While the explosive blast will be immediately obvious, the presence of radiation will not be known until trained personnel with specialized equipment are on the scene. Whether you are indoors or outdoors, home or at work, be extra cautious. It would be safer to assume radiological contamination has occurred—particularly in an urban setting or near other likely terrorist targets—and take the proper precautions. As with any radiation, you want to avoid or limit exposure.
If there is visual dust or other contaminants in the air, breathe though the cloth of your shirt or coat to limit your exposure. If you manage to avoid breathing radioactive dust, your proximity to the radioactive particles may still result in some radiation exposure.
Taking shelter during an RDD event is necessary. There are two kinds of shelters—blast and fallout.
- Blast shelters are constructed to offer some protection against blast pressure, initial radiation, heat, and fire. But even a blast shelter cannot withstand a direct hit from a nuclear explosion.
- Fallout shelters can be any protected space, provided that the walls and roof are thick and dense enough to absorb the radiation given off by fallout particles.
|Seek shelter indoors immediately in the nearest undamaged building. If appropriate shelter is not available, cover your nose and mouth and move as rapidly as is safe upwind, away from the location of the explosive blast. Then, seek appropriate shelter as soon as possible. Listen for official instructions and follow directions.||If you have time, turn off ventilation and heating systems, close windows, vents, fireplace dampers, exhaust fans, and clothes dryer vents. Retrieve your disaster supplies kit and a battery-powered radio and take them to your shelter room. Seek shelter immediately, preferably underground or in an interior room of a building, placing as much distance and dense shielding as possible between you and the outdoors where the radioactive material may be. Seal windows and external doors that do not fit snugly with duct tape to reduce infiltration of radioactive particles. Plastic sheeting will not provide shielding from radioactivity nor from blast effects of a nearby explosion. Listen for official instructions and follow directions.|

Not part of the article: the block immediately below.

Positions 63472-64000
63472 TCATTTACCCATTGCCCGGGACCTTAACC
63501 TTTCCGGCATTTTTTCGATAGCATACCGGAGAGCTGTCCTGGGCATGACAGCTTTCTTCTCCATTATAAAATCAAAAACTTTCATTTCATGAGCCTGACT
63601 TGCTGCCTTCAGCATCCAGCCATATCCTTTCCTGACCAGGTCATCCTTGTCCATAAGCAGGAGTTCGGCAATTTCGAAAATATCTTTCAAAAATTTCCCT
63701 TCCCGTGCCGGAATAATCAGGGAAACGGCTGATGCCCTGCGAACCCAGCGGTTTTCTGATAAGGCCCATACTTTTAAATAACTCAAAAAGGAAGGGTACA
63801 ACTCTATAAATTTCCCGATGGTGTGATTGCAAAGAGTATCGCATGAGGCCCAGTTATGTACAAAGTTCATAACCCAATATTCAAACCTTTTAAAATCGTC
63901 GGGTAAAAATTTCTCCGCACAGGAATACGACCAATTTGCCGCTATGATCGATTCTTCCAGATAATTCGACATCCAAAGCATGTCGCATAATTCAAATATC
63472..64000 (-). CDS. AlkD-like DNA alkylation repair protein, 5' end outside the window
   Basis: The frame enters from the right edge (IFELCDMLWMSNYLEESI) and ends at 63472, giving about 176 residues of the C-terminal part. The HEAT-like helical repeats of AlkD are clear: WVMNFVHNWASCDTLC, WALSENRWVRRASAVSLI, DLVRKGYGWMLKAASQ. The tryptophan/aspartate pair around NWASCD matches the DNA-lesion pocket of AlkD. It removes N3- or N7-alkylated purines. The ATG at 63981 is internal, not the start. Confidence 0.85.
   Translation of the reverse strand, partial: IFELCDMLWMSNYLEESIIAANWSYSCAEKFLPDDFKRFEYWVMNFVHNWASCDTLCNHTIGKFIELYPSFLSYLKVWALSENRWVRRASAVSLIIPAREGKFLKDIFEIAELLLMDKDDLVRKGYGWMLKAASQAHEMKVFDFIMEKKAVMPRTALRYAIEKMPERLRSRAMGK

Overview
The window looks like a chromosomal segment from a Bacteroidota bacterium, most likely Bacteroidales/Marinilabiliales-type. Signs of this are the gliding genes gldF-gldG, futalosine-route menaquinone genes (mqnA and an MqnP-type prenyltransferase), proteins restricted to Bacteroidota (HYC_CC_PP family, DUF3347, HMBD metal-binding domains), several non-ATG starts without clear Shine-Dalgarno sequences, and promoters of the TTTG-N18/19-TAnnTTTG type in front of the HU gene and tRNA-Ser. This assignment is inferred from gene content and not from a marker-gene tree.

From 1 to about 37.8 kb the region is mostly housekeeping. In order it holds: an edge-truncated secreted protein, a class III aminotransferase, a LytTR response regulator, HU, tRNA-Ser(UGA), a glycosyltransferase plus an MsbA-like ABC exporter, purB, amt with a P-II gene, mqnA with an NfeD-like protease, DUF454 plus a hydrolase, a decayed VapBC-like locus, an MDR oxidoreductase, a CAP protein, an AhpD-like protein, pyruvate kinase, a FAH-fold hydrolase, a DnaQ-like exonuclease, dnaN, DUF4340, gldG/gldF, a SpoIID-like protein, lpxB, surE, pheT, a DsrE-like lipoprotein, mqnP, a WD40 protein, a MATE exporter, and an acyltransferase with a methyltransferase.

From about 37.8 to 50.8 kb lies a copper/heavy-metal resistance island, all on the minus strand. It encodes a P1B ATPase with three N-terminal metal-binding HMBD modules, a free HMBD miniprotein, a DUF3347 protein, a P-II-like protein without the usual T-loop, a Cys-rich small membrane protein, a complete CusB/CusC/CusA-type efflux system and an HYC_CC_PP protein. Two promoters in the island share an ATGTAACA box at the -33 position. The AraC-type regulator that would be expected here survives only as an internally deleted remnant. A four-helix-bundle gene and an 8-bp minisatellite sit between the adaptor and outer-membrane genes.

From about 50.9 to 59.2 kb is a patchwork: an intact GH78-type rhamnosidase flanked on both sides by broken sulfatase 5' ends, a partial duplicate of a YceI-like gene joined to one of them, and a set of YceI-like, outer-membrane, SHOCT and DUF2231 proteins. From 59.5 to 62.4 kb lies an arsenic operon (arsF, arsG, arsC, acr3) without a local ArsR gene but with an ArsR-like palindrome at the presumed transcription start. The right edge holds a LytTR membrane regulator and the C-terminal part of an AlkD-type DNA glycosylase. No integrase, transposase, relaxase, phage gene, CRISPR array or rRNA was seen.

After an Radiological Dispersion Device (RDD) Event
After finding safe shelter, people who may have been exposed to radioactive material should decontaminate themselves.
- Remove and bag your clothing (and isolate the bag away from you and others).
- Shower thoroughly with soap and water.
- Seek medical attention after officials indicate it is safe to leave shelter.
Contamination from an RDD event could affect a wide area, depending on the amount of conventional explosives, the quantity and type of radioactive material released, and meteorological conditions. Radiation from an RDD will likely take longer to dissipate due to a potentially larger localized concentration of radioactive material.
- Listen to your radio or watch the television for instructions from local officials.
- Do not return to or visit an RDD incident location for any reason.
- Know the emergency plans for your area.
- Research additional information about RDDs, beginning with the following resources: